Working with Megan Thee Stallion and the entire Roc Nation team has been an extremely rewarding experience, as we have been challenged, both internally and through great external feedback, to bring our VR gig to the next level. quality expected from a superstar like Megan. We knew for our first effort we wanted to blow people away, and Megan’s professionalism and feedback pushed us into areas that allowed us to collaborate and create an amazing experience for her fans.
As a result, we were able to learn and improve our proprietary camera technology, Unreal Engine-based VR VFX tools, and AI modules to automate manual tasks and produce top-notch visual fidelity. Visual fidelity is perhaps the biggest contributor to a sense of presence and belief that the experience is real – in our case, convincing fans that they really just met their favorite artists.
SM Entertainment is known for pushing boundaries and being one of the first entertainment companies to enter the metaverse. How will your partnership with SM continue to expand the influence of K-Pop not only in IRL, but also in the metaverse?
We have always had a close relationship with K-pop giant, sm entertainmentand the joint venture is the result of those relationships and the future they see with what virtual reality (and the metaverse) can bring to the music industry.
With the VR market surpassing nearly 15 million active users in the Meta Quest ecosystem alone, we see this as a great opportunity for artists to expect even more diverse opportunities to reach their fans in VR and in the metaverse. Additionally, we are preparing to launch our music metaverse service in all major VR app stores at 1H 2023 with a roster of established and emerging artists, both from SM Entertainment and in the US – a great opportunity to reach this growing community.
How is AmazeVR helping to create a new music economy?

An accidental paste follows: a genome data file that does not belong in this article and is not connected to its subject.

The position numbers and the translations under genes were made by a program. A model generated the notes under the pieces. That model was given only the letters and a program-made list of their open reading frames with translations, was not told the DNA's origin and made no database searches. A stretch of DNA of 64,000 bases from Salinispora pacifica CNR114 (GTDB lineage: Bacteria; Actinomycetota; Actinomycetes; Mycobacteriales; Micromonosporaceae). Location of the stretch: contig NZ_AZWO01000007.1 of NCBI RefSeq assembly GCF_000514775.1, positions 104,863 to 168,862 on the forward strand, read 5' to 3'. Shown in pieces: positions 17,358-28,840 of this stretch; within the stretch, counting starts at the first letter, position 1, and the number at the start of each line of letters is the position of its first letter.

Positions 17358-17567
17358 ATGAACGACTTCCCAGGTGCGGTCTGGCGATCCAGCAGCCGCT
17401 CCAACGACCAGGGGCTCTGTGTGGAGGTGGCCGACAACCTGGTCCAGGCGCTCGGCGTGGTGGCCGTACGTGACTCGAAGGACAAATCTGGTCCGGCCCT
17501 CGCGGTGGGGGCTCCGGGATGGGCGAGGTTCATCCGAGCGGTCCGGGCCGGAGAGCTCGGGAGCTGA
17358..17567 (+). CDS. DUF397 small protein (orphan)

AmazeVR ushers in the next stage of music. Using our camera technology and proprietary software, we produce virtual reality (VR) concerts, creating entirely new musical experiences that bring fans closer to artists than ever before. Most music fans don’t have the luxury of seeing their favorite artists in concert for a myriad of reasons – scheduling conflicts, geographic location, or financial burden, to name a few. However, our VR concerts offer the immersive experience of seeing your favorite artist up close and personal, even from your home. Our goal is to allow fans to experience their favorite artists anytime, anywhere.
AmazeVR promotes a company that produces and distributes immersive concerts by musical artists online and offline based on our proprietary VR technology. We want to position ourselves as a company similar to both Spotify and Live Nation, but for virtual reality.
We captivated fans (many of whom were first-time VR users) in 2022 with the first-ever VR concert tour featuring three-time Grammy-winning artist Megan Thee Stallion on her tour.” Enter Thee Hottieverse” in 15 major cities in the United States, bringing together more than 15,000 spectators. Going forward, our VR concerts will be accessible primarily online, and we envision them becoming a key part of all artists’ release strategies and album rollouts, establishing a new paradigm for artists and fans alike. beyond existing in-person concerts.
Janelle Borg knows a thing or two about the music industry. Involved in the industry since the age of 13, she is now involved in a variety of music-related projects and is always eager to share industry tips and tricks with other musicians.